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Farmers Can Use Drones Improve Their Crop Yields

Farmers in US can now get a bird's-eye view of their fields to maximize their crop yields, thanks to new innovative tool - drones.

Researchers from the Michigan State University are using first unmanned aerial vehicle to help farmers improve yields by improving nitrogen and water management and reducing environmental impact such as nitrate leaching or nitrous oxide emissions.

MSU's UAV measures how crops react to stress, such as drought, nutrients deficiency or pests.

The drone flies over the field documenting the field's status - down to centimetres. The portrait gives farmers details on the current health of their crops.

Armed with this knowledge, farmers can quickly pinpoint problem areas and address them with a precise rifle, as opposed to, a shotgun approach, said Bruno Basso, MSU ecosystem scientist.

"Rather than covering the entire field with fertiliser, it can be applied exactly where it's needed. We basically try to do the right thing, at right place, at the right time," Basso said.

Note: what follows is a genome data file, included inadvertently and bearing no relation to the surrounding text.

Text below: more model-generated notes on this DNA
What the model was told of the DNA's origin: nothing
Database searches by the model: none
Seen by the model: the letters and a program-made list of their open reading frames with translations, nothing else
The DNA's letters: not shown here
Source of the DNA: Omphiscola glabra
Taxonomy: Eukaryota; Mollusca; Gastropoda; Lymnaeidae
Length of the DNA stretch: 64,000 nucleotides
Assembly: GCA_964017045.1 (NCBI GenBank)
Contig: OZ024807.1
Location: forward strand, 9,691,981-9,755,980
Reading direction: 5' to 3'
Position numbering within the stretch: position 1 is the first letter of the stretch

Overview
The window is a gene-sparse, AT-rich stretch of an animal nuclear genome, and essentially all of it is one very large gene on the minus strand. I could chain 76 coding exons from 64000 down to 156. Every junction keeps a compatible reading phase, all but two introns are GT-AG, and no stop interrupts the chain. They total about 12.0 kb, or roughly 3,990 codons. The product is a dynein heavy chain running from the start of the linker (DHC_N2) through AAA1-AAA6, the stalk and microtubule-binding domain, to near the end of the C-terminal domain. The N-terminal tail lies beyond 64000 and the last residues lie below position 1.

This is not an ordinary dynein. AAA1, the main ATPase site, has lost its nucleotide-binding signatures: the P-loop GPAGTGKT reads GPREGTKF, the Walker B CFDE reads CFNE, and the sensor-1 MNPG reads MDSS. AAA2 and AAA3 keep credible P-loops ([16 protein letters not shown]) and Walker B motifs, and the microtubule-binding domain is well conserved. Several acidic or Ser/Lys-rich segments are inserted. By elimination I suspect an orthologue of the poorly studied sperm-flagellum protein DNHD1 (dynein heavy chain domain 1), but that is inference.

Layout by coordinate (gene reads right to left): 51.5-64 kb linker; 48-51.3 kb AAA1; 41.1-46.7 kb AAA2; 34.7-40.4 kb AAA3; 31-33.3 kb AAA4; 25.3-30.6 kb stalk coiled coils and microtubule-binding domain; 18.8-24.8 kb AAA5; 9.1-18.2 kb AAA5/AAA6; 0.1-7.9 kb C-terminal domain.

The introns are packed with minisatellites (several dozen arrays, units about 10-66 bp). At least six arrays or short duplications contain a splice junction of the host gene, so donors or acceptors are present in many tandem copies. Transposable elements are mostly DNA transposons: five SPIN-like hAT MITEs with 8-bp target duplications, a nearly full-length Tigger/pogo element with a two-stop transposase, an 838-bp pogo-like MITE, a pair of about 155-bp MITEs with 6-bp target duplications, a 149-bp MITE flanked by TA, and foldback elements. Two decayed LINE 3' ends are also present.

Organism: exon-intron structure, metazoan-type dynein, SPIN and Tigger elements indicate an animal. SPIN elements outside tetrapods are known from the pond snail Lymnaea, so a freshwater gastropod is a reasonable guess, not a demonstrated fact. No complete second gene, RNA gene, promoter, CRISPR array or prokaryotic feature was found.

The UAV has three sensors: a high-resolution radiometer; a thermal camera, used to monitor plant temperature and hydration; and a laser scanner, which measures individual plant height in centimetres.

Unlike planes, the drone can fly at low altitudes (less than 100 feet) and in most weather conditions as long it is not very windy, covers a pre-programmed pattern on autopilot and provides more accurate data in a cost-effective manner.

"The UAV is like an X-ray. Before we can diagnose the problem, we need to collect as many details as possible," Basso said.

The response to light varies among plants based on their health. Through combinations of spectral reflectance bands, researchers can determine the plants' main source of stress, such as water or nitrogen.

With X-rays in hand, Basso can plug in the data into the System Approach for Land-Use Sustainability model (SALUS).

SALUS is a new generation crop tool to forecast crop, soil, water, and nutrient conditions in current and future climates. It also can evaluate crop rotations, planting dates, irrigation and fertiliser use and project crop yields and their impact on the land.

The combination of drone and SALUS allows farmers to maximise their efforts in a sustainable fashion. They can distinguish plants that need water or nitrogen, and treat their plants - rather than their entire field - immediately.

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